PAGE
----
July 14, 2009
I am crazy about my son. CRAZY! Sitting here thinking about him makes my heart swell with emotion. It’s amazing that I could give birth to him, spend nearly every day of his life with him and yet still feel like I have so much to learn about him. Matthew is complex and tender – and in many ways still a complete mystery to me.
Although we had just celebrated Madison’s first birthday when I realized I was pregnant, I wasn’t shocked. My stallion and I had discussed birth control and decided he would be responsible for making sure we didn’t irresponsibly add to our family with one of those passionate heat-of-the-moments that rarely come along with a toddler in the house. Instead, we wanted to wait until we were ready for another child, plan accordingly and responsibly.
It’s a good thing I wanted a second child and I wanted them to be close together in age, otherwise my stallion might still be in the doghouse.
I was thrilled to be blessed with a second child, but there was a part of me that felt sad for Madison. After all, her time as my baby would be short. I would soon have to divide my time and effort and I worried she was getting short-changed. I also worried about my abilities. Could I handle two babies all day alone by myself? Selfishly I wondered if I could manage the household and continue to pursue my master’s degree?
But it was in the dark and quiet of the nights that I faced my worst fear. As I watched Madison sleep, with a heavy heart I worried that I couldn’t love this child I was carrying like I loved her. I felt terrible for even the thought, but it was real. I wasn’t sure I had the capacity to love another child with the same overwhelming love that I experienced with Madison. I prayed for God to bless me with a healthy child and a heart like His.
I laugh now thinking of those feelings. They didn’t last for one minute – not one. The second the doctor put Matthew on my stomach, I was completely and totally in love with him. I couldn’t, and still can’t, imagine life without him. Being his mother completes me.
It’s a good thing I was totally smitten with Matthew because he made it challenging for anyone else to love him. He didn’t really like anyone much other than me. He didn’t like the bottle. He didn’t like the red sippy cup. He didn’t like to nap. He didn’t like the line across his socks to bunch up across his toes. And he definitely didn’t like to poop on the potty.
With the help of some good teachers and my co-mom (code word for babysitter, but so much more) Tracy Paloucek, somehow my anal and uptight preschooler evolved into a completely laid back youngster. I’m not sure how it happened, I’m just thankful it did. Today, I rarely hear Matthew complain. He’s easy-going and is typically more focused on others than he is himself. He has a beautiful heart and a gifted mind. Sometimes our conversations truly amaze me.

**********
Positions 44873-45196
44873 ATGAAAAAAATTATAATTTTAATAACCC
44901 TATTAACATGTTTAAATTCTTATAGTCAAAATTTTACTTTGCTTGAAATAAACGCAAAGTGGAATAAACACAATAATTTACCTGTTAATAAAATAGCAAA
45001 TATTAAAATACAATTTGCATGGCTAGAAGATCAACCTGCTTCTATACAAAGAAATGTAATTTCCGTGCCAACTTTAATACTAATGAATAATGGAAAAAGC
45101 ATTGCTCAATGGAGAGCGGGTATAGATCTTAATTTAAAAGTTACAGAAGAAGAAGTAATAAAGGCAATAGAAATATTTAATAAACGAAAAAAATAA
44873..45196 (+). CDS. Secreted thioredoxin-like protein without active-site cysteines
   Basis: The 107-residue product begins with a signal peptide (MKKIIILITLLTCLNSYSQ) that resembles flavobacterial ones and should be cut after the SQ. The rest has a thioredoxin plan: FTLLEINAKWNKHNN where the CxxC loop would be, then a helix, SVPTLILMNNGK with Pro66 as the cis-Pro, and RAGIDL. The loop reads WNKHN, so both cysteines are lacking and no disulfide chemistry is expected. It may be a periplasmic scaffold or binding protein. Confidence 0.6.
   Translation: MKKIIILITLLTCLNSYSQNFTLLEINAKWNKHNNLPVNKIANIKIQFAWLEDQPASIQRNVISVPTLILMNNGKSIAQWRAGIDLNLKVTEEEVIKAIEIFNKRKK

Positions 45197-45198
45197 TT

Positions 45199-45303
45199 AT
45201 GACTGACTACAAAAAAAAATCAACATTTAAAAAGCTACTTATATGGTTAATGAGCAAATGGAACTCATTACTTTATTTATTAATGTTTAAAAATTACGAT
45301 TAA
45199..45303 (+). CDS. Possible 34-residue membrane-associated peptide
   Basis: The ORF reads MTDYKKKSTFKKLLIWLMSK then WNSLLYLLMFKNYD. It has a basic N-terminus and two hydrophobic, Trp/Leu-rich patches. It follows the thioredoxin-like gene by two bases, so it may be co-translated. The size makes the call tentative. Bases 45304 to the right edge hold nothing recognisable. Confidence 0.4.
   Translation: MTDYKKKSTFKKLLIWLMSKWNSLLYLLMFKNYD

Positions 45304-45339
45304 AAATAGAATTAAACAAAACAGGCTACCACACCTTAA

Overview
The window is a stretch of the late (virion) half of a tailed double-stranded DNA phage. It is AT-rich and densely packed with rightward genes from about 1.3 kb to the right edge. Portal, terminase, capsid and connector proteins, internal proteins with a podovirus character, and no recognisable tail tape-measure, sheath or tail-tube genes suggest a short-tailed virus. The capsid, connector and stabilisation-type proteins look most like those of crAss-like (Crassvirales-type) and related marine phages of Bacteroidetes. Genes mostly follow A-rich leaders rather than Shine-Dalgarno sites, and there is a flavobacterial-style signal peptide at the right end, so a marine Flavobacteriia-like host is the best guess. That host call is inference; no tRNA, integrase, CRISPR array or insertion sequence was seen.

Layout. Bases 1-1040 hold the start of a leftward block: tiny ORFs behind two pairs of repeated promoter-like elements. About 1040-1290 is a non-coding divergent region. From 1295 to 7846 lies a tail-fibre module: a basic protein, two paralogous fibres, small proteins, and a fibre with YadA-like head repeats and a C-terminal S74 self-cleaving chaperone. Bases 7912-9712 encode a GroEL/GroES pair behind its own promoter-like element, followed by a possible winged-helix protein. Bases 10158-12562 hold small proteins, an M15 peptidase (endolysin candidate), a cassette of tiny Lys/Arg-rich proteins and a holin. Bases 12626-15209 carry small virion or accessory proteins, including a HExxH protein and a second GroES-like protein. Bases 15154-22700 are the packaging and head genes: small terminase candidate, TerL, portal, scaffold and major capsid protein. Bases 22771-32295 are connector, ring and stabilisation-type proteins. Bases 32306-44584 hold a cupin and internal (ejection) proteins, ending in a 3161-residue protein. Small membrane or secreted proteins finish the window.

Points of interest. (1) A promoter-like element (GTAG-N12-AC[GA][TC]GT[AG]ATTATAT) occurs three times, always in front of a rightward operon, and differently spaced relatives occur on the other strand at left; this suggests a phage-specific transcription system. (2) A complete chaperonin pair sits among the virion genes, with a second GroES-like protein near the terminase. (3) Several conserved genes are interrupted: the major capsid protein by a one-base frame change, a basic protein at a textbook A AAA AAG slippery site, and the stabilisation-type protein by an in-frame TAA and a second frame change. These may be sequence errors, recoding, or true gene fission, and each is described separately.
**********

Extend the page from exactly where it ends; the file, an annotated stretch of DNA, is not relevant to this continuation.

Now for those of you who read my post on April 28, you know that Matthew is human. I’ve also explained my worries related to his progress in writing. This concern prompted us to come to a family decision that Matthew needed a writing coach for the summer to help him be prepared for sixth grade. And so it has been; Matthew’s summer has been structured around his tutoring with Mrs. Rutter.
Mrs. Rutter and Matthew have a cool connection. It’s not one that I could have planned for, but only hoped and prayed for. They meet three times a week and Matthew has daily reading and writing assignments to complete outside of their meetings. Much to my delight and surprise, Matthew hasn’t complained once about the task ahead of him. Instead, he’s committed and enthusiastic about this opportunity to grow as a learner.
After working together for a month, Mrs. Rutter and Matthew decided that it would be a good time to sit down with me and update me on his progress. Yesterday we met and I had the best parent-teacher conference of my life.
I arrived for my scheduled 10-minute meeting and set across the dining room table facing both Matthew and Mrs. Rutter. Much to my surprise, Matthew began the conversation and pulled out a page of prepared notes from which he referred. He explained to me how he developed goals for his summer of writing, what he needed to improve on, strategies he is using to become a better writer and then he showed me some examples. He was articulate, confident and empowered – and it was incredible! Several times during the meeting I found myself distracted from what he was saying and instead just marveling at his progress. Thirty minutes later, Matthew concluded his conference by asking me if I had any questions, comments or concerns.
I obliged Matthew and one by one, discussed my questions, concerns and then offered my comments of praise for his effort and progress. I have never seen him so engaged and in charge of his learning, particularly in a subject that he hasn’t typically enjoyed. It was amazing and several times I had to fight back tears of pride.
Today I was talking with one of my favorite doctors who I call on regularly (for those of you who don’t know, I sell pharmaceuticals to subsidize my writing habit). As usual, he asked me about my children and as I shared this story about Matthew, he articulated what I had witnessed but not yet put in words. With the tenderness of a seasoned father and grandfather, he got tears in his eyes and his bottom lip began to quiver as he said, “Girls need to feel good to do good. But boys – like your Matthew – they need to do good to feel good.”
Truer words may never have been spoken. And with that, I have gained valuable insight into this mysterious transformation into manhood that is appearing before my very eyes.